A whistleblower is someone who makes unlawful, dishonest, or destructive practises within a group, business, or government known. Information about fraud, corruption, environmental violations, discrimination, harassment, or other wrongdoing may be disclosed in this context.
Whistleblowers frequently express their concerns to a recognised authority within the company or to their supervisor internally. But, individuals may also report their worries externally to government organisations, law police, or the media if they think that they are not being taken seriously or that there is a chance of retaliation.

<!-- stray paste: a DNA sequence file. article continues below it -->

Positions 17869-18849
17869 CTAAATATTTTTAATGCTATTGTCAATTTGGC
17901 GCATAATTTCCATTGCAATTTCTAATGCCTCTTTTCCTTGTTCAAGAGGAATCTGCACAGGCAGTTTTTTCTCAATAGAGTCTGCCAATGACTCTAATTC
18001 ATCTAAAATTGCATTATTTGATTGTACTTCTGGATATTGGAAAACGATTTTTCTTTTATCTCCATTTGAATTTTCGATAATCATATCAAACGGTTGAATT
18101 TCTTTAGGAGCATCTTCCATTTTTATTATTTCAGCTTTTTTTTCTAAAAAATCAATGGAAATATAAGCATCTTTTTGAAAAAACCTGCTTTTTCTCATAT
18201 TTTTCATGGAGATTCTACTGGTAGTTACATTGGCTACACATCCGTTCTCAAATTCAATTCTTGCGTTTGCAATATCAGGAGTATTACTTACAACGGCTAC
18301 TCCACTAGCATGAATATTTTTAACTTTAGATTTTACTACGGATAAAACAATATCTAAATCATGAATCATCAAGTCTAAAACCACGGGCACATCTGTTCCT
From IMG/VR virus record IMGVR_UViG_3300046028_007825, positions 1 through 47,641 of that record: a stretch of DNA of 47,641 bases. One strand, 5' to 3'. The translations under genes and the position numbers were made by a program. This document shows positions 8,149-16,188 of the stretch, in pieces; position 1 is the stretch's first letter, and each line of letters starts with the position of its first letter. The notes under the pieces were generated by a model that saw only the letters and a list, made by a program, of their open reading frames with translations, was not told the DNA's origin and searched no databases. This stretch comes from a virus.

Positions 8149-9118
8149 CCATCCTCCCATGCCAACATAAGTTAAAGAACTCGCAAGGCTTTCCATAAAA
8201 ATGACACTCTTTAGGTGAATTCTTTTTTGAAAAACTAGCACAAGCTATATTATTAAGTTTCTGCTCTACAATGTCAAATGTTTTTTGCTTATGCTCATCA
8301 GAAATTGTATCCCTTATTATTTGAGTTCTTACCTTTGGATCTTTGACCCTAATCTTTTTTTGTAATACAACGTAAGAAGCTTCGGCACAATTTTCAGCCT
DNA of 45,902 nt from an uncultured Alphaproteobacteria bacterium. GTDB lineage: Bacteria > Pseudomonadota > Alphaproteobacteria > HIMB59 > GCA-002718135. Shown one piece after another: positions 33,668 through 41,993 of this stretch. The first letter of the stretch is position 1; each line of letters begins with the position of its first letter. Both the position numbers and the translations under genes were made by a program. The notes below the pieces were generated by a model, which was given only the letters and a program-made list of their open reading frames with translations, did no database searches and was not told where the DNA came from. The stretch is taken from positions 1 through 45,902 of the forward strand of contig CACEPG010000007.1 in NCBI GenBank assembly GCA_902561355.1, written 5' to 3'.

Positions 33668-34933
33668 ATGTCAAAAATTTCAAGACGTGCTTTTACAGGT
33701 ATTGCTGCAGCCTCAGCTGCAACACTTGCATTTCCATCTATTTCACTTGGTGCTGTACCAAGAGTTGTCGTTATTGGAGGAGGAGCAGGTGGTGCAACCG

Under certain, jurisdiction-specific laws and rules, whistleblowers are protected. These safeguards could include anonymity, immunity from reprisals, and, in some situations, monetary compensation.
Whistleblowers can run serious risks, such as losing their jobs or facing legal ramifications, but they can also have a tremendous positive impact on companies and society at large. In order to expose wrongdoing and hold people and organisations responsible for their actions, whistleblowers are essential.